In the event that termination of a sale contract for immovable property is held invalid, the purported termination constitutes a breach, resulting in consequences to the party in default
Every sale contract seeks to define the terms that the parties agree on to govern the sale of a property. The parties seek to ensure that their rights are safeguarded and their obligations are defined, in order to achieve successful completion of the transaction.
During performance of the agreement, any party may choose or omit to adhere to the terms, or otherwise fail to perform their obligations, for example the property may not have been constructed or delivered at the agreed time, or the purchase price may not be paid on time. Such breaches or non-compliances may cause a dispute, resulting in the parties ending up in court.
In such an instance, the competent court or other forum for dispute resolution will examine the terms of the agreement, the rights and obligations of the parties, which party was in default, the remedies available and the measure of damages entitled.
The court also examines whether a specific term of the agreement was violated and whether it is a fundamental term of the agreement, giving the right to the innocent party to terminate the agreement, or whether notice must be given to render time of the essence, hence giving reasonable time to the party in default to perform their obligations and in the event of no compliance, such party will have the right to terminate the agreement by notice.
Most sale contracts contain a general provision pertaining that all the terms of the agreement are of the essence and breach of any gives the right to the innocent party to terminate the contract and claim damages. Nevertheless, such a term does not of itself render the time of performance of a party’s obligations of the essence. Express agreement to this end is necessary so that such intention is clearly provided in the agreement. Depending on the circumstances, rendering this time of the essence is a pre-requisite to the termination of the agreement, whereas in the course of doing this, reasonable time has to be afforded to a party to comply before termination.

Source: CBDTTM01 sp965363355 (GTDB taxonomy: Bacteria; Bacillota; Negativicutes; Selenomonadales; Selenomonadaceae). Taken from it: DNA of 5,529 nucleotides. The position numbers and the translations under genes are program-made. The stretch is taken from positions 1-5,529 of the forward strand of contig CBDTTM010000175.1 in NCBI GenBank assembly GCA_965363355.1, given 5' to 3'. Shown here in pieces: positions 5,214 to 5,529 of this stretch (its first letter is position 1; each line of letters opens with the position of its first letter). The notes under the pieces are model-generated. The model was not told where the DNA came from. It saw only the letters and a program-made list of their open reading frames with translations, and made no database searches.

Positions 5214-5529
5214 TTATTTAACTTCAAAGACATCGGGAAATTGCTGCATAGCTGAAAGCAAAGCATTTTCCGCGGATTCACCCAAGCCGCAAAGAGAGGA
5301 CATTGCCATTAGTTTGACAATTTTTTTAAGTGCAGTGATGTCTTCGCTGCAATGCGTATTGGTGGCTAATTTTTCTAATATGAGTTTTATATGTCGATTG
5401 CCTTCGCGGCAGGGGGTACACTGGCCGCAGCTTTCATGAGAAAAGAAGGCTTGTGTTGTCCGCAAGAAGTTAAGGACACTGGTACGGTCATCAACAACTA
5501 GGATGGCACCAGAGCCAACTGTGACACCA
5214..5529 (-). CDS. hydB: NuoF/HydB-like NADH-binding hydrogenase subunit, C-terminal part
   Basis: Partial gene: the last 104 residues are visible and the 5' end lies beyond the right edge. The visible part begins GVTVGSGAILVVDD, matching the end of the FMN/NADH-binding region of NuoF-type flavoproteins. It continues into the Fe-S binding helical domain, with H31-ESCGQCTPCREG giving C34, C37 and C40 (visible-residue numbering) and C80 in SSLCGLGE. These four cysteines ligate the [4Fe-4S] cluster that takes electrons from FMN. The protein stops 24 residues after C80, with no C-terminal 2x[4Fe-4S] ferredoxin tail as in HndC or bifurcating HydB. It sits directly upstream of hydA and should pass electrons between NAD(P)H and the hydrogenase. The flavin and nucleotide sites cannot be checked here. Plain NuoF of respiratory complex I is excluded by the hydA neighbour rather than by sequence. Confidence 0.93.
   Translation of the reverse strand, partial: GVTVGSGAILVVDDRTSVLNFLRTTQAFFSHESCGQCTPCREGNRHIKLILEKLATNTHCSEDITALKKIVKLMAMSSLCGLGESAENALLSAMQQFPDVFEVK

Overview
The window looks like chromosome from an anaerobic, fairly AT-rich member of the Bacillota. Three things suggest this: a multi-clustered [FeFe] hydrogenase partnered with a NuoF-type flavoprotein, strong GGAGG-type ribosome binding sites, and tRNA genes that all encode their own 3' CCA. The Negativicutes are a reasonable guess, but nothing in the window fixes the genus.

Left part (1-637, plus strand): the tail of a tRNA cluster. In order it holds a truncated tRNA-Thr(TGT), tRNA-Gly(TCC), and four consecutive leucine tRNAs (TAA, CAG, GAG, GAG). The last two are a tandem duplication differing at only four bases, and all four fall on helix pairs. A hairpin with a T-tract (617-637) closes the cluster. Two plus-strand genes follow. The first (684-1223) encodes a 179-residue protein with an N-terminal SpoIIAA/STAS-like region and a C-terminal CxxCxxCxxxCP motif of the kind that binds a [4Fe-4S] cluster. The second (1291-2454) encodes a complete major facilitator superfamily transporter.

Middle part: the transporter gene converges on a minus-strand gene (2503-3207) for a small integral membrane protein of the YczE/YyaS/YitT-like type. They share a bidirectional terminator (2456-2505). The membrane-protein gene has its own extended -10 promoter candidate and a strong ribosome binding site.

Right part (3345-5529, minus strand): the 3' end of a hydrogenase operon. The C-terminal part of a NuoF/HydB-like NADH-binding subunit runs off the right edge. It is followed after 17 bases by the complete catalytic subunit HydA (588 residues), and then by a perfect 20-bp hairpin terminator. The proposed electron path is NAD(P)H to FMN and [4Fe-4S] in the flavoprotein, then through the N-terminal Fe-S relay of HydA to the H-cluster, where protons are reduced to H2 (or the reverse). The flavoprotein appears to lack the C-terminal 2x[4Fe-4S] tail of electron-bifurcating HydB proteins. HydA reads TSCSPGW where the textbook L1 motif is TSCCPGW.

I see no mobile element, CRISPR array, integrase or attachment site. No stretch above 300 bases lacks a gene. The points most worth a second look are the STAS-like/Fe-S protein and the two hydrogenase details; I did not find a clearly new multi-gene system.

The above principles are encapsulated in Article 55(1) of contract law, Cap.149, which provides that when a party to a contract promises to do a certain thing within a specified time and fails to do so, the contract, or so much of it as has not been performed, becomes voidable at the option of the promisee, if the intention of the parties was that time should be of the essence of the contract.
In a recent judgment issued in Civil Appeal 264/2014, dated February 22, 2023, the Supreme Court examined a vendor’s appeal and annulled the judgment of the court of first instance, holding that the time given on behalf of the purchaser when rendering the time of the essence, was not reasonable under the circumstances, hence the purchaser’s notice did not achieve the purpose of rendering the time for the delivery of a flat of the essence of the agreement. The vendor’s failure to comply was considered a breach of a fundamental term entitling the purchaser to terminate the agreement. However, the purchaser’s termination of the agreement was invalid and unjustified, constituting a breach of the agreement which allowed the vendor, as the innocent party, to claim a remedy against the purchaser.
The Supreme Court held that the compensation to which the vendor was entitled was the difference between the purchase price of the flat and its market value at the time of the breach, ie the date of the invalid termination. The vendor could essentially forfeit this amount from the sums he had already received from the purchaser and return the balance to the latter. Nevertheless, the vendor counterclaimed the balance of the purchase price of the apartment, plus interest; he demanded the completion of the transaction, including an order for the purchaser to take delivery of the flat when completed. What the vendor was actually seeking was the specific performance of the sale contract.
The Supreme Court concluded that no damages could be awarded to the vendor and all that could be awarded in the circumstances were nominal damages of €100, issuing a judgment accordingly. Nevertheless, given that the vendor included in his pleadings the amounts that the purchaser paid to him pursuant to the terminated agreement and there was a claim by the purchaser for their return, the court entered judgment against the vendor for the return of the amount so paid by the purchaser.
George Coucounis is a lawyer practicing in Larnaca and founder of George Coucounis LLC, Advocates & Legal Consultants, [email protected]